This college-application season, many Seattle public-school seniors have a new option: applying for free tuition to three of the city’s community colleges.

More than 1,000 students have applied for Seattle Promise so far, officials say, and there’s still about eight weeks left before the application window closes Feb. 15.

The program, which gives the city’s public-high-school graduates two years of tuition-free community college, is being phased in over two years. Last school year, only graduates of six Seattle high schools were eligible to apply. But starting this school year, all high-school seniors — no matter their family’s income — can apply to attend Seattle Central, North Seattle and South Seattle community colleges. Seattle is one of the most-educated cities in the country; 63% of residents 25 and older have a four-year degree, according to 2017 data. But many aren’t homegrown: overall, college-educated Seattle residents born in Washington still lag behind those born elsewhere.

Getting in is intended to be easy: Every student who fills out the application, completes financial-aid forms and attends orientation sessions qualifies for full tuition for two years, or up to 90 credits, whichever comes first. To recruit students, Seattle Promise staff travel to the city’s high schools to give classroom presentations and help students apply, said Melody McMillan, who directs the program.

Staff also assist students with federal and state financial-aid applications, said Sheila Edwards Lange, president of Seattle Central College. These forms determine if students qualify for other government aid; Seattle Promise dollars from the November 2018 city education levy pick up the difference. Most students still have to pay for books, transportation and living expenses, but will save approximately $9,923.40 in tuition costs, officials said. The levy covers tuition for students through the graduating class of 2024. The class of 2025 is eligible for one year of tuition, but the Seattle Colleges Foundation is raising money to sustain the program long-term, program officials said.

But getting students to complete financial-aid forms, which require information about family income and other financial records, has proved difficult, Edwards Lange said. “They start, and then they don’t complete it,” she said. Washington has one of the worst completion rates for financial-aid forms in the country. A new federal law approved this month, though, simplifies the Free Application for Federal Student Aid (FAFSA) and is expected to ease the application process.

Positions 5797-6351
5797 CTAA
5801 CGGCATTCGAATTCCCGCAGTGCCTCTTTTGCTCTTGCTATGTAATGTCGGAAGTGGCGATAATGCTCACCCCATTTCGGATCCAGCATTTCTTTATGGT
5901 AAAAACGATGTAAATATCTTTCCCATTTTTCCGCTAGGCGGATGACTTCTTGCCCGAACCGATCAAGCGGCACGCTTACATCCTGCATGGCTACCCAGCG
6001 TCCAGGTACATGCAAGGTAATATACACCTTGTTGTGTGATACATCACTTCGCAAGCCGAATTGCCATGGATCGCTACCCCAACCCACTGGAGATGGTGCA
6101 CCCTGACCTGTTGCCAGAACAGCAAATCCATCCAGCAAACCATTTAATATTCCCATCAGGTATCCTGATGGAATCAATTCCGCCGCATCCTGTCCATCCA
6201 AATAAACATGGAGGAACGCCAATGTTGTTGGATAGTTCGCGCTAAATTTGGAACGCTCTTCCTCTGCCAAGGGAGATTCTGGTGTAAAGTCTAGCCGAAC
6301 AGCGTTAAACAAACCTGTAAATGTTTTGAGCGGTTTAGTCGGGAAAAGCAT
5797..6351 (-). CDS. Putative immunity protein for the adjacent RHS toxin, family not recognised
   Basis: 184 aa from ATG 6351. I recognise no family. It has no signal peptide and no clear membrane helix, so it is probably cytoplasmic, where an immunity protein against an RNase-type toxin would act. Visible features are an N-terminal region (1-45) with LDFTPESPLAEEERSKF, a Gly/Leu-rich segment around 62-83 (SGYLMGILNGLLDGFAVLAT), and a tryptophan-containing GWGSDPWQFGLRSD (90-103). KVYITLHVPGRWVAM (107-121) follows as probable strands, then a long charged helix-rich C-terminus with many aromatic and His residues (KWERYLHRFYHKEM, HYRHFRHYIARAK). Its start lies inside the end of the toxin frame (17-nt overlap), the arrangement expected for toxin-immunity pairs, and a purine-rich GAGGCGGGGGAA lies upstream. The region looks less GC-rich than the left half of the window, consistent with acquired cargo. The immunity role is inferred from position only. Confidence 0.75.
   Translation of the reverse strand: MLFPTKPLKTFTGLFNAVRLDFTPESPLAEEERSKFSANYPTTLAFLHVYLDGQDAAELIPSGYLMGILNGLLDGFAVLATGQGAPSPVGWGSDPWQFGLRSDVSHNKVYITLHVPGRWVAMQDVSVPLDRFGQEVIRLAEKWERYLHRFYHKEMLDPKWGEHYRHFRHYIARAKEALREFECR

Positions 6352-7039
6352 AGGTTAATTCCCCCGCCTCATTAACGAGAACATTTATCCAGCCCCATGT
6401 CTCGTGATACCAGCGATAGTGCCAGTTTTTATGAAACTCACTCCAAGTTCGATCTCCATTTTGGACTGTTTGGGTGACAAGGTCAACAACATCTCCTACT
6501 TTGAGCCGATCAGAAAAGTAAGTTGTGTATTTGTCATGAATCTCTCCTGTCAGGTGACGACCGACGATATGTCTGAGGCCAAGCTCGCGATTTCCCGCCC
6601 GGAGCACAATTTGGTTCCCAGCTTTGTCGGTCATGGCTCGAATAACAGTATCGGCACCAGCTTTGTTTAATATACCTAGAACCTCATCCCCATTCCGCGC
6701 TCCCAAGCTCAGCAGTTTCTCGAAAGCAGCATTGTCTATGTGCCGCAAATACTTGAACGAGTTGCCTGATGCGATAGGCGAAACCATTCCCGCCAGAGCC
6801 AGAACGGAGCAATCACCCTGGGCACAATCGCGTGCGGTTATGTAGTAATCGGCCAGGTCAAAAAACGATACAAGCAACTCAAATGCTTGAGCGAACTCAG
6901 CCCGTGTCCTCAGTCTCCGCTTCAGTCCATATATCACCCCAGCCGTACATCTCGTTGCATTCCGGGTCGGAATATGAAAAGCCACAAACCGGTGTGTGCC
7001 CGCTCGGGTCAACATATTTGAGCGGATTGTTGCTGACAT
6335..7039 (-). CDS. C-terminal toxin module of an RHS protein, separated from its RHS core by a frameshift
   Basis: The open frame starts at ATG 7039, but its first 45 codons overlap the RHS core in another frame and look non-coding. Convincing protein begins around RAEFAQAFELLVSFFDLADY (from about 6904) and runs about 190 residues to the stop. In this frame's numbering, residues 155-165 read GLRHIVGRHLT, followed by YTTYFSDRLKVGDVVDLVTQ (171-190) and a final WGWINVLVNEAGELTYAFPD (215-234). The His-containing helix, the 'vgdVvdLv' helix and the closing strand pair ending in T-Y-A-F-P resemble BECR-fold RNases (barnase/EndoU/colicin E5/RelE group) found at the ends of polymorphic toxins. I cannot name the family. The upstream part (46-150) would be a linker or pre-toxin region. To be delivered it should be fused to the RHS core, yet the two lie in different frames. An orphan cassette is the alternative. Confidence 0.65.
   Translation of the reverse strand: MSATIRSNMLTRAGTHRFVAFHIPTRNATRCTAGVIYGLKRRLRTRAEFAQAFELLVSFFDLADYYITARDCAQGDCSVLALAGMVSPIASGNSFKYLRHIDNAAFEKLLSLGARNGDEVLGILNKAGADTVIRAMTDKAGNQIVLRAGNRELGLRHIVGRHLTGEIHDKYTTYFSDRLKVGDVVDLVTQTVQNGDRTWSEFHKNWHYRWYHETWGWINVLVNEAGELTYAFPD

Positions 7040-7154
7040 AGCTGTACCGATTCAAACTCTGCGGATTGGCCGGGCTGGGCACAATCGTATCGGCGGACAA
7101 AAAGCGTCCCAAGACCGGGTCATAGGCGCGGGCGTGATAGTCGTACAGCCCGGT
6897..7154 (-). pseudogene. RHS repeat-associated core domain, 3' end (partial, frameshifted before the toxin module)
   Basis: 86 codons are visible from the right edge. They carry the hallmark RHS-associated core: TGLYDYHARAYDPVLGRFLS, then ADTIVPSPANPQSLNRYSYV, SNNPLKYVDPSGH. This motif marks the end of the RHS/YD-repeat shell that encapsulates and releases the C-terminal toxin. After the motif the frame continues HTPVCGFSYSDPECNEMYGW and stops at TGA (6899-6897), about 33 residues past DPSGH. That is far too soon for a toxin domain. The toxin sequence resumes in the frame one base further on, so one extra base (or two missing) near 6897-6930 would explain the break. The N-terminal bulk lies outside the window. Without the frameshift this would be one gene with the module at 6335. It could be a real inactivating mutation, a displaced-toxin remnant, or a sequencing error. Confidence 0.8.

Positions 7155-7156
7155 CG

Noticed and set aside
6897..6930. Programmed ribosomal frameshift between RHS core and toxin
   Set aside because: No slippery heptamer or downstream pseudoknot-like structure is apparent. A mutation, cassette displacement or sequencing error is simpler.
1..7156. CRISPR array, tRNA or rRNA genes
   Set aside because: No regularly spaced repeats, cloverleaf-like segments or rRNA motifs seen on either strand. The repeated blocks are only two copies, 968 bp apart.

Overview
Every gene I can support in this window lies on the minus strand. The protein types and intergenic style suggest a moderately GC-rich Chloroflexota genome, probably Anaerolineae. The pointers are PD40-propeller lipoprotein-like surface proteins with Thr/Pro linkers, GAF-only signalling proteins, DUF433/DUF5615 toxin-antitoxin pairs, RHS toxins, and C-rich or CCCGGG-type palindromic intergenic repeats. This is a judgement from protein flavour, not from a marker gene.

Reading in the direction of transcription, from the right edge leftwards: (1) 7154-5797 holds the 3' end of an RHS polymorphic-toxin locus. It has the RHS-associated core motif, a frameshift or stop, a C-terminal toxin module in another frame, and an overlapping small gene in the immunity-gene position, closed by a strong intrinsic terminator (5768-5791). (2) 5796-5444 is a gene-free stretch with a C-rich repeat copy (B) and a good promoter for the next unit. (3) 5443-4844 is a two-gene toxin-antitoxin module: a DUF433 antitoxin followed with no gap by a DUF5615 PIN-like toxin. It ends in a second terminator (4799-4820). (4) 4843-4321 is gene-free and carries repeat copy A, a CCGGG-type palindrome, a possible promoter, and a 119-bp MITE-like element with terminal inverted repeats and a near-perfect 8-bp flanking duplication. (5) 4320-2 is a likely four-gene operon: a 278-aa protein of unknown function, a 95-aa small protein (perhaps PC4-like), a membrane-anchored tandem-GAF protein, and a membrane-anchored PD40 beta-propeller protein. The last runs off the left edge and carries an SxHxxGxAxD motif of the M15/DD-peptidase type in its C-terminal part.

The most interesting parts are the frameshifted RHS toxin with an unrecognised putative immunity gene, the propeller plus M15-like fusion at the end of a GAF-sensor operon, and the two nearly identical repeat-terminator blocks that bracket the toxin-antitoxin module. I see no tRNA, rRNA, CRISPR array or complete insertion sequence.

Some high schools are making the application process simpler. At Ingraham High School, for instance, one student said her entire literature class filled out the Seattle Promise application together.

“What my teacher said was even if you don’t actually plan on going through with Seattle Promise, it’s still a nice thing to have just in case you need it,” said Annika Carlson, a 17-year-old senior there, who was accepted into Seattle Promise at North Seattle College this fall.

Once students enroll, program staff help them register for classes. Retention specialists meet with students to help them stay on track, officials said.

But as the program expands, so may its challenges. About 292 first-year students took advantage of the aid this school year, McMillan said. An additional 107 second-year students, who received aid through the 13th Year Promise Scholarship, also received Seattle Promise scholarships. McMillan said she expects the program to eventually grow to 900 students, though there is no cap.

“One of the main things we’re working through this year is just navigating this expansion,” McMillan said.

Seattle Promise is also bringing younger-than-average students to the city’s college campuses — the average age of a Seattle Central student is 28, Edwards Lange said. “We definitely have to provide more advising and more support in terms of career planning, financial literacy, study skills, time management,” she said.


And Seattle Public Schools officials say they’re also wrestling challenges: about 49% of Seattle Promise students enrolled in a remedial math course in 2018, Seattle Promise officials said. Such classes help students who aren’t ready for college-level math get up to speed, but they cost money and don’t earn students credit. “It’s obviously a huge problem if a large number of students are placed in noncredit-bearing courses,” said Caleb Perkins, executive director of college and career readiness at the school district. “One way we can address this is to make sure they are prepared better in math.”

As the program grows, Perkins said, the school district plans to keep track of who applies, and ultimately enrolls. They don’t have data yet, he said. But when they do, the district will examine student demographics and trends in their career paths. This will help high schools be more purposeful in the way they design their career and technical education programs, he said.

Carlson said she wants to become a teacher. After earning an associate degree at North Seattle, she hopes to transfer to Western Washington University in Bellingham, which has a teacher-certification program.

For now, she said, she’s relieved to have next year’s plans sorted. It takes her about 30 minutes to walk to the campus from her family’s home, she said. Travel is even shorter when Carlson roller-skates there.

“I’m not sure if they are openly stating that they allow roller-skating there,” she joked. “It’s a place I feel very comfortable.”